We should all be deeply troubled by what appears to be plummeting confidence in experts. This is an alarming trend that can only have devastating consequences, and it must stop.
I say this as an expert. In what? Ethics, that’s what, which gives me moral standing to pass judgment on matters large and small. You want credentials? I have been on TV many times, identified by words beneath my name as an ethical expert—including twice on Oprah. And how did I achieve such lofty stature without ever having so much as taken an ethics course in college? Esquire enlisted me to write a column on the subject.
So what if the job came as a kind of booby prize, since I’d been petitioning the magazine to let me do a humor column? Never mind that, by dint of both inexperience and total lack of interest, my initial response was incredulity. “Don’t worry,” assured my editor, “just write your humor column, then throw some kind of ethical point at the end. We’ll call you Shecky Spinoza.”
When my then-girlfriend, a philosophy major in college, tried to get me to bone up on Plato, Kant, and Baruch, I laughed. After all, who needed those guys? By then, I’d been at it a few months, and had already picked up Lesson #1 to success in the expertise game: attitude. It doesn’t necessarily matter if it makes much sense, or even if the expertise on offer proves dramatically wrong. Say it with enough confidence and command, and you’re in. Look how long Lyndon Johnson kept listening to his experts on Southeast Asia, or Enron to “the smartest guys in the room”; or consider who Andrew Cuomo has been listening to.
In my case, the gimmick was to dredge up some ethical dilemma from my or some friend’s past—not hard, since we were all 1960s-era vets adept at rationalization—kick it around for 600 or 800 words, then reach the obvious, Ten Commandments-wise, conclusion.
The mail came pouring in from admiring readers, many seeking ethical guidance. As night follows day, there came invites from the morning shows needing five minutes of expert insight into some sticky moral situation in that day’s news. Who else was a harried producer to call when, say, Penthouse hit the stands with photos showing newly named Miss America Vanessa Williams doing scandalous things than, as I’d then been dubbed, Mr. Ethics? One group of midwestern acolytes produced tee shirts reading, “What would Harry Stein Do?”
I found this congenial and entirely appropriate because, Lesson #2: You’ve got to believe it yourself. Which, trust me, isn’t hard once you receive enough daily reinforcement. Indeed, my only problem in this regard was that, having married the ex-philosophy major, my ethical stature was regularly under sharp—and sometimes mocking—challenge at home. Had I taken it more to heart, this might have threatened our family’s financial well-being.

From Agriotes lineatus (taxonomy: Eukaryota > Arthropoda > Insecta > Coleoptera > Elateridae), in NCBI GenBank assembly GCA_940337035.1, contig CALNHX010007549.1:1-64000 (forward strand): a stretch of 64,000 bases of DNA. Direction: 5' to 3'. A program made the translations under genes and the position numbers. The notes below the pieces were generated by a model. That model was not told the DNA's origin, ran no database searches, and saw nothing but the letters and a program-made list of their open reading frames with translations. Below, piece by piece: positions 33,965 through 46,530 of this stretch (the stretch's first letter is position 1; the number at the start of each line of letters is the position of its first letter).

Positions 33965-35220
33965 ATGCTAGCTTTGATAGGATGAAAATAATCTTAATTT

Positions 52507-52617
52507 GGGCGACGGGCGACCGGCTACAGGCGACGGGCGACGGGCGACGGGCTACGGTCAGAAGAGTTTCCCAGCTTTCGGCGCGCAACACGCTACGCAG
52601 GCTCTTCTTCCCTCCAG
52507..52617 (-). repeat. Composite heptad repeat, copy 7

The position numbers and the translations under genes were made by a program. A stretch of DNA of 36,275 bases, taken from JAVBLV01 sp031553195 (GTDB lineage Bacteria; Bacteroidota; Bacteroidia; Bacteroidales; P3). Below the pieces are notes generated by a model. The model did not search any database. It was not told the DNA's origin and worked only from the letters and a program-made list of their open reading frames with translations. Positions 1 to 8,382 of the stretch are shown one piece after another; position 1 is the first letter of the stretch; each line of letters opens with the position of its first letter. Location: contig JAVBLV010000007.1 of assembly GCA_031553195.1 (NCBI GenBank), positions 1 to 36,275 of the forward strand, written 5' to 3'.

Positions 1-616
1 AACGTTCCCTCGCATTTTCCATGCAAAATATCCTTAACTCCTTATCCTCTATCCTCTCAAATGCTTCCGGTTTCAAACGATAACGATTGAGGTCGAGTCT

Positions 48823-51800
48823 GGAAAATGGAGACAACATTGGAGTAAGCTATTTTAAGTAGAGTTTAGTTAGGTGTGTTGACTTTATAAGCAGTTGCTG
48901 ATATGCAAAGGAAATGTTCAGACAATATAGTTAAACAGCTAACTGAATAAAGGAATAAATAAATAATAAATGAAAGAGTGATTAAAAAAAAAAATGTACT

Was I ever in doubt? No, it’s not in the job description. L’audace, l’audace, toujours l’audace, as Danton had it; except in the wide world of expertise, fearless provocation won’t get your head looking up from a basket, but instead talking with authority on CNN. Once you’ve gotten yourself media-vetted, it’s almost impossible to lose your expert card. How long has it been since Paul Ehrlich guaranteed there’d be mass worldwide starvation—50 years? Remember all those experts warning that AIDS was about to overwhelm the straight community? Wasn’t Anthony Fauci one?
Happily, we experts in the media are especially free from irritating second-guessers, since we also make the ground rules. As Matt Taibbi points out, we see it as our right to “tell millions of people what to think about the complex issues of the world.”
As a confused friend recently asked: “Wasn’t it just a couple of months ago you were all constitutional scholars?” He added: “How’d you all get to be epidemiologists?”
But being an expert means never having to say you’re sorry. What are the naysayers going to do—point out the distance between what we say and how things really are? Expose us on Facebook or Google? Let’s not forget, we’re the experts there, too.